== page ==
Leaves of Celastrus paniculatus, C. stylosus, Elaeodendron glaucum, Euonymus japonicus and E. pendulus are essentially hypostomatic, although a few stomata were observed near veins in the upper epidermis of Celastrus paniculatus. Their irregularly orientated stomata show guard cells partly underarched and partly surrounded by a ring of three to eight subsidiary cells. Surface walls of epidermal cells in Euonvmus pendulus show pits whose impressions are also seen in the cuticle.
Rehfous (1914) had suggested that the sunken subsidiary cells of Celastrus europaeus, Catha edulis and Euonymus japonicus and four other species of the genus are formed in an unusual manner from segments of the guard cells. Our studies on the contrary indicate that the subsidiary cells in all our plants, including E. japonicus, are typically perigene.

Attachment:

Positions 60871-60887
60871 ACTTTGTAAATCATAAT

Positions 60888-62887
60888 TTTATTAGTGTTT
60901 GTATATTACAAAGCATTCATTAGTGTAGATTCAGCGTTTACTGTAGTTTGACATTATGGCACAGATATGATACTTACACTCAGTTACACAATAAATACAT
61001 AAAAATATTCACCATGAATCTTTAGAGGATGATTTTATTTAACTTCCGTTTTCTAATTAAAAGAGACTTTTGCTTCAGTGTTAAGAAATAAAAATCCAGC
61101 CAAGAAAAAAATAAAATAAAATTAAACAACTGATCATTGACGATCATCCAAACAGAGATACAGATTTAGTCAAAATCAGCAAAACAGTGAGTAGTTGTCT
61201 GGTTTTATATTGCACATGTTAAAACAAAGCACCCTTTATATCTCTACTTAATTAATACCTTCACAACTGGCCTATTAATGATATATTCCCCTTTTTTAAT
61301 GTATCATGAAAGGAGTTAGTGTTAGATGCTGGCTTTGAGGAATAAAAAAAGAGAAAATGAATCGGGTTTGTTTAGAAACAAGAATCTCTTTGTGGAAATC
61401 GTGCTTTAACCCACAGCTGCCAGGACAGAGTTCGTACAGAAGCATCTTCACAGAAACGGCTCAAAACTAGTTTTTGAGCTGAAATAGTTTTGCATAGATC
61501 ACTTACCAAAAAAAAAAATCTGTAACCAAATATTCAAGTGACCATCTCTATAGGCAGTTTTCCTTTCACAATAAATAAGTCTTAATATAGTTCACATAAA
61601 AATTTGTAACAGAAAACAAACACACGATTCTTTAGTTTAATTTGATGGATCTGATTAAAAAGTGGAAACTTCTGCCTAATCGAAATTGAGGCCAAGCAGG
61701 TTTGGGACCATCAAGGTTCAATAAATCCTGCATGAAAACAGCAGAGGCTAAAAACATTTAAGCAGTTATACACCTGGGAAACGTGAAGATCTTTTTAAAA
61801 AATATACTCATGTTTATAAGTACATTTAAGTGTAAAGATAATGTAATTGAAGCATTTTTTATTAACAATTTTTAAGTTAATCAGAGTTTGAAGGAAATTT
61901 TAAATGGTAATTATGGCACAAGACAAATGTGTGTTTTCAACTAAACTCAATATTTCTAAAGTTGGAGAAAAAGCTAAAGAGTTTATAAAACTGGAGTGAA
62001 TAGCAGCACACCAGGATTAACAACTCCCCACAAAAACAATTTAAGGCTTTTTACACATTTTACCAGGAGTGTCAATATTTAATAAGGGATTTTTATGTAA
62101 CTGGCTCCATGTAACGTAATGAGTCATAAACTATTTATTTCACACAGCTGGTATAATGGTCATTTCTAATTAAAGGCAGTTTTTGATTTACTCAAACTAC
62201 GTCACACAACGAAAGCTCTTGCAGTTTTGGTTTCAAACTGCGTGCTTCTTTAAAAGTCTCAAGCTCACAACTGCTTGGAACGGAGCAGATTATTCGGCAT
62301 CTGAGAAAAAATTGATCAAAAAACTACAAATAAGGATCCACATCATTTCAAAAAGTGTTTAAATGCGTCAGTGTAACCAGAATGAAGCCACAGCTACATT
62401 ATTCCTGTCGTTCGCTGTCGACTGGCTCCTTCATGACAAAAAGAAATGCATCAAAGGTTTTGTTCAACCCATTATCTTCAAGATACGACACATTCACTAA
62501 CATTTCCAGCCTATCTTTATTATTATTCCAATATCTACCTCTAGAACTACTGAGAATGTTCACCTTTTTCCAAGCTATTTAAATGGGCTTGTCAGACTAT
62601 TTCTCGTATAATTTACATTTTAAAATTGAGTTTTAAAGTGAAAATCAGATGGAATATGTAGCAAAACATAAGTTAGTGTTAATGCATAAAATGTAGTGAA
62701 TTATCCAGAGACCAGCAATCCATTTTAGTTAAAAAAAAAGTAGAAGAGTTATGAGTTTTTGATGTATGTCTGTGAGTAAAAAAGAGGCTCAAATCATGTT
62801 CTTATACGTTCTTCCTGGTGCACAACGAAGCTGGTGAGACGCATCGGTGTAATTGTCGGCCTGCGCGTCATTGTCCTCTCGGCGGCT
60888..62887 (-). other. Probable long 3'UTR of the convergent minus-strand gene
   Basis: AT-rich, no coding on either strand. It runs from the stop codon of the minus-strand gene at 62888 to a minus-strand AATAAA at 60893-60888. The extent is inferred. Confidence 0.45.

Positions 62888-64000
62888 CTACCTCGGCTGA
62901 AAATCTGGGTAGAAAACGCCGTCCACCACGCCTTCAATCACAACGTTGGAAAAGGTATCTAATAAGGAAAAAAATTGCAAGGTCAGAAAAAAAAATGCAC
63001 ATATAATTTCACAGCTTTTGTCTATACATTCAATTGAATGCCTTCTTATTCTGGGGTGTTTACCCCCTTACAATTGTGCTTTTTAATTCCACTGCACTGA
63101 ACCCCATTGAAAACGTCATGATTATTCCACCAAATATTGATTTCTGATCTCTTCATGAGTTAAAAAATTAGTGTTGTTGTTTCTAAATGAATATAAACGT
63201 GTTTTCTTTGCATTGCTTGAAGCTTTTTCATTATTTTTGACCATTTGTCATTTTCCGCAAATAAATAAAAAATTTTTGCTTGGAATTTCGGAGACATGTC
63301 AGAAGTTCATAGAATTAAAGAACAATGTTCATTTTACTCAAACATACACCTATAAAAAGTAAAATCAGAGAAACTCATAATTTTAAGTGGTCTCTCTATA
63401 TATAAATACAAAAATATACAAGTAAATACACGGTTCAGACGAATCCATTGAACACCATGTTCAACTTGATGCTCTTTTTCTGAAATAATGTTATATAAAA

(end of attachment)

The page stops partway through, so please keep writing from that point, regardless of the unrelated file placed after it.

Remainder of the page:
Mesophyll of all leaves is armed but the form of midrib bundles varies in different species and to some extent in different regions of the same leaf.